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Sedition Law in India: Retaining, Reforming, or Repealing?

The 22nd Law Commission’s recent report on Section 124A of the Indian Penal Code (IPC) has recommended retaining the sedition law while proposing amendments and procedural safeguards to prevent its misuse. This article delves into the significance of the sedition law, the Law Commission’s recommendations, and the arguments surrounding its retention or repeal.

Historical Background: Origin and enactment:

Sedition laws originated in 17th century England and were introduced in India through the IPC in 1870.

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Colonial legacy

Critics argue that the sedition law has its roots in the colonial era when it was used to stifle dissent against British policies. Prominent leaders of the freedom movement were charged with sedition during that time.

Significance of Sedition Law: Reasonable restrictions

The Indian Constitution allows for reasonable restrictions on the right to freedom of speech and expression (Article 19(2)). Supporters of the sedition law argue that it ensures responsible exercise of this right.

National security

Proponents contend that the sedition law aids in combating anti-national, secessionist, and terrorist elements, protecting the unity and integrity of the nation.

Stability of the state:

Maintaining the elected government’s stability is crucial, and the sedition law is seen as a deterrent against attempts to overthrow the government through violence or illegal means.

Law Commission’s Recommendations: Retaining Section 124A

The Commission argues against repealing Section 124A solely based on the actions of other countries, emphasizing India’s unique realities. It highlights the colonial influence pervasive in the Indian legal system.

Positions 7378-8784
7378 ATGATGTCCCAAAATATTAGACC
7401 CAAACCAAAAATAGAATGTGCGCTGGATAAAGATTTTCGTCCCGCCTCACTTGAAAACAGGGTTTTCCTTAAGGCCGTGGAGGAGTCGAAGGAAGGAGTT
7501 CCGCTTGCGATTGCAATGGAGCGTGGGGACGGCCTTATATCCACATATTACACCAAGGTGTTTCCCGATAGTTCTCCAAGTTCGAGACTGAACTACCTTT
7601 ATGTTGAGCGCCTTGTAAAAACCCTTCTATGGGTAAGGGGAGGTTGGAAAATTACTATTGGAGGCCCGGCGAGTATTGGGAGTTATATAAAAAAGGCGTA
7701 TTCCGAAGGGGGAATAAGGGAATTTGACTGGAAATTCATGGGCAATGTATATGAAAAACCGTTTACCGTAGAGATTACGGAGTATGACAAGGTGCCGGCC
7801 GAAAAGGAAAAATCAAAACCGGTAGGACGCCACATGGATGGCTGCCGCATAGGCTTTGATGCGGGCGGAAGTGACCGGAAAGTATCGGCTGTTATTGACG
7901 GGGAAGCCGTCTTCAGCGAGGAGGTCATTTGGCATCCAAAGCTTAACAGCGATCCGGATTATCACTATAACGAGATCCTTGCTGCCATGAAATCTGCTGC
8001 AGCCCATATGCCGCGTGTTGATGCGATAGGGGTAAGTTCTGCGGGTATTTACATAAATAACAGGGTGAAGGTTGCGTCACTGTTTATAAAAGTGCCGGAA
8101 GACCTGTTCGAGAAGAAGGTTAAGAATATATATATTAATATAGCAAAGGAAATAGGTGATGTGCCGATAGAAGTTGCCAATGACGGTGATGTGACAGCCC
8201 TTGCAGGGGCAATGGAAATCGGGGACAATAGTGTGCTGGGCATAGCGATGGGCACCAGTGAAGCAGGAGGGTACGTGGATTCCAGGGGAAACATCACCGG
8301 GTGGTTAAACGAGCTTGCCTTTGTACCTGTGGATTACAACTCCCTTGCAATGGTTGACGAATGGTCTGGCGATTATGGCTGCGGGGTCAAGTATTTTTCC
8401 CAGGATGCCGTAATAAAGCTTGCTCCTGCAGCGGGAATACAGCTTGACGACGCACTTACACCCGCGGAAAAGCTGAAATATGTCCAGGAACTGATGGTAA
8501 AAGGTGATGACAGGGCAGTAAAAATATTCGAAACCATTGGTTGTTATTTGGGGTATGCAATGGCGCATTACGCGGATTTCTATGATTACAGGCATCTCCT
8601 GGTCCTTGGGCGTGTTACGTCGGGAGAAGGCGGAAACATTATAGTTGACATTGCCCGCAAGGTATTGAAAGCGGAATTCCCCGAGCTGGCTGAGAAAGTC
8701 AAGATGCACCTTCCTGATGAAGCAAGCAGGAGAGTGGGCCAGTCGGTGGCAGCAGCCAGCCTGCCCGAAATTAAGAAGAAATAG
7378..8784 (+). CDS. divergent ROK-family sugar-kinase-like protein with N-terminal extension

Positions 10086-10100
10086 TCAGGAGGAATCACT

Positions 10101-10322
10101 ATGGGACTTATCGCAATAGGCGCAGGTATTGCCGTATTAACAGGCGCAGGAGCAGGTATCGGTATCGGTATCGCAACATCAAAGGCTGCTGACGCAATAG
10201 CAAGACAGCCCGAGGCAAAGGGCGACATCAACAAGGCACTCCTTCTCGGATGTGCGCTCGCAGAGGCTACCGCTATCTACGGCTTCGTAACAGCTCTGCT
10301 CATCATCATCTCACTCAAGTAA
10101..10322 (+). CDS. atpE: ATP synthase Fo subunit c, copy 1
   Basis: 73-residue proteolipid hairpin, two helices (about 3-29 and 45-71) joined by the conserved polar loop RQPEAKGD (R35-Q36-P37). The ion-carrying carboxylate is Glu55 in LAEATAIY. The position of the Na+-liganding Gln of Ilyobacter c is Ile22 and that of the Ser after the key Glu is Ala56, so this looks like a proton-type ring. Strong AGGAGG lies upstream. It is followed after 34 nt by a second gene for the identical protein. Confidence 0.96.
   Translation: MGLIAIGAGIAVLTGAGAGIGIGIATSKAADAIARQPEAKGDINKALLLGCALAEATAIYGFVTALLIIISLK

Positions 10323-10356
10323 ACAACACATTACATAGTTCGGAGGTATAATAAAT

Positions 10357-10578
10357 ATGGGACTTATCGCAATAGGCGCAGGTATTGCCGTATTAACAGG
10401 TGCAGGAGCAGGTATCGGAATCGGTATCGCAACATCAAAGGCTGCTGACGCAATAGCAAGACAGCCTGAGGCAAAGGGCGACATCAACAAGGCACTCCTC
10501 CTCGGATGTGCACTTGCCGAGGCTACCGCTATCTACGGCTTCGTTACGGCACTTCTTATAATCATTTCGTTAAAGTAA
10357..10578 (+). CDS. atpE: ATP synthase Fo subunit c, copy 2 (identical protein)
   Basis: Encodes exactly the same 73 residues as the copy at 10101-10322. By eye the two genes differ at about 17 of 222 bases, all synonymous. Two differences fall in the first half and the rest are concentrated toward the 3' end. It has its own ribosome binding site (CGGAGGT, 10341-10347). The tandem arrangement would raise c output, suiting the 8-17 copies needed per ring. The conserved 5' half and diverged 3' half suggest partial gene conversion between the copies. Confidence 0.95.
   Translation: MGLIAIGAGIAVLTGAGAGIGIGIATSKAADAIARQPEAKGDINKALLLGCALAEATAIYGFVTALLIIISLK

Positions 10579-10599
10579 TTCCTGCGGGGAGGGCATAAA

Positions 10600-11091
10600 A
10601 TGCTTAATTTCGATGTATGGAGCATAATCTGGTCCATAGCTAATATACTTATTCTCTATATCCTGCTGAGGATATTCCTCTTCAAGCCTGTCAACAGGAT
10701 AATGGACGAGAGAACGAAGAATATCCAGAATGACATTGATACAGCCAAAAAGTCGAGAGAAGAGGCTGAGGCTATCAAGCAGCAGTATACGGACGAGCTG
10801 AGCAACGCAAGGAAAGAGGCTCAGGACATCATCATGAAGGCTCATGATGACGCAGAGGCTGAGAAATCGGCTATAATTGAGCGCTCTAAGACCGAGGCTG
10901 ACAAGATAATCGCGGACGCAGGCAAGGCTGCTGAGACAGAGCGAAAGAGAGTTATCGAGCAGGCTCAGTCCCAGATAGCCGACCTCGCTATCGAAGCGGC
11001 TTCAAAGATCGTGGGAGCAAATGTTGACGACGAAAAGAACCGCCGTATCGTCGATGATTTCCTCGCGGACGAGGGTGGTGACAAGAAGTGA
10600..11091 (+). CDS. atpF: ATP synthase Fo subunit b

Amendments and procedural safeguards:

The Commission suggests adding a preliminary inquiry requirement by a police officer of Inspector rank before registering a First Information Report (FIR) for sedition. Permission from the Central or State Government would be necessary based on the officer’s report. The incorporation of a provision similar to Section 196(3) of the Code of Criminal Procedure, 1973, is proposed for procedural safeguards. Additionally, the amendment would specify that sedition penalizes individuals with a tendency to incite violence or cause public disorder.

Enhanced punishment:

The report recommends increasing the maximum jail term for sedition to seven years or life imprisonment, up from the current term of up to three years or life imprisonment.

Arguments for Retention:

Upholding national security: Supporters argue that allegations of misuse should not lead to the repeal of the sedition law, as it plays a vital role in safeguarding the country’s security and integrity.

Preventing subversive forces:

Repealing the sedition law entirely could create a void, allowing subversive elements to exploit the situation and pose a threat to the nation.

Arguments for Repeal: Colonial relic:

Critics view the sedition law as a relic of the colonial era and assert that its rampant use under British rule should not be perpetuated in independent India.

Supreme Court’s stance:

Invoking sedition charges against individuals who do not meet the Supreme Court’s limited interpretation of sedition, as established in the Kedar Nath Singh vs State of Bihar case in 1962, disregards the court’s judgment.

Suppression of dissent:

Critics argue that the sedition law can be misused to suppress legitimate protests and curtail freedom of speech and expression, undermining democratic values.

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